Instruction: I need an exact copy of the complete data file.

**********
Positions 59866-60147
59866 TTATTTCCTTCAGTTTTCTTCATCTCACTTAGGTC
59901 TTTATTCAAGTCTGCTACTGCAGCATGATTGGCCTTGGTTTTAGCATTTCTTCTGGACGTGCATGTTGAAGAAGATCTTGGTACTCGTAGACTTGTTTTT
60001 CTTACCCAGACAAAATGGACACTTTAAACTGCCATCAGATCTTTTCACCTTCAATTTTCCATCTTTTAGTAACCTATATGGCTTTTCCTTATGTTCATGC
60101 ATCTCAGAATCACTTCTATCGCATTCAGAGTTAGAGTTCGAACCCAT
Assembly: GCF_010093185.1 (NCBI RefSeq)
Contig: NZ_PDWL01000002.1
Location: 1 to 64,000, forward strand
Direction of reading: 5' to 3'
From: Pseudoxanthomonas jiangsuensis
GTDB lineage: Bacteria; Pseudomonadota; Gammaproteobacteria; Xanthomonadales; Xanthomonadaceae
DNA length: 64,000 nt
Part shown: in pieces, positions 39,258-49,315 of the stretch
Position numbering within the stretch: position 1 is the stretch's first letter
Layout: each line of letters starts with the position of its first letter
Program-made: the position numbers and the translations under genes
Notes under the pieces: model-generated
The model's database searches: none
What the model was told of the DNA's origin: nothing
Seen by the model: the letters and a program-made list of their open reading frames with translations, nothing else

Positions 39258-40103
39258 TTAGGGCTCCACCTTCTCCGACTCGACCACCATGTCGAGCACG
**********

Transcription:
Positions 59866-60147
59866 TTATTTCCTTCAGTTTTCTTCATCTCACTTAGGTC
59901 TTTATTCAAGTCTGCTACTGCAGCATGATTGGCCTTGGTTTTAGCATTTCTTCTGGACGTGCATGTTGAAGAAGATCTTGGTACTCGTAGACTTGTTTTT
60001 CTTACCCAGACAAAATGGACACTTTAAACTGCCATCAGATCTTTTCACCTTCAATTTTCCATCTTTTAGTAACCTATATGGCTTTTCCTTATGTTCATGC
60101 ATCTCAGAATCACTTCTATCGCATTCAGAGTTAGAGTTCGAACCCAT
Assembly: GCF_010093185.1 (NCBI RefSeq)
Contig: NZ_PDWL01000002.1
Location: 1 to 64,000, forward strand
Direction of reading: 5' to 3'
From: Pseudoxanthomonas jiangsuensis
GTDB lineage: Bacteria; Pseudomonadota; Gammaproteobacteria; Xanthomonadales; Xanthomonadaceae
DNA length: 64,000 nt
Part shown: in pieces, positions 39,258-49,315 of the stretch
Position numbering within the stretch: position 1 is the stretch's first letter
Layout: each line of letters starts with the position of its first letter
Program-made: the position numbers and the translations under genes
Notes under the pieces: model-generated
The model's database searches: none
What the model was told of the DNA's origin: nothing
Seen by the model: the letters and a program-made list of their open reading frames with translations, nothing else

Positions 39258-40103
39258 TTAGGGCTCCACCTTCTCCGACTCGACCACCATGTCGAGCACG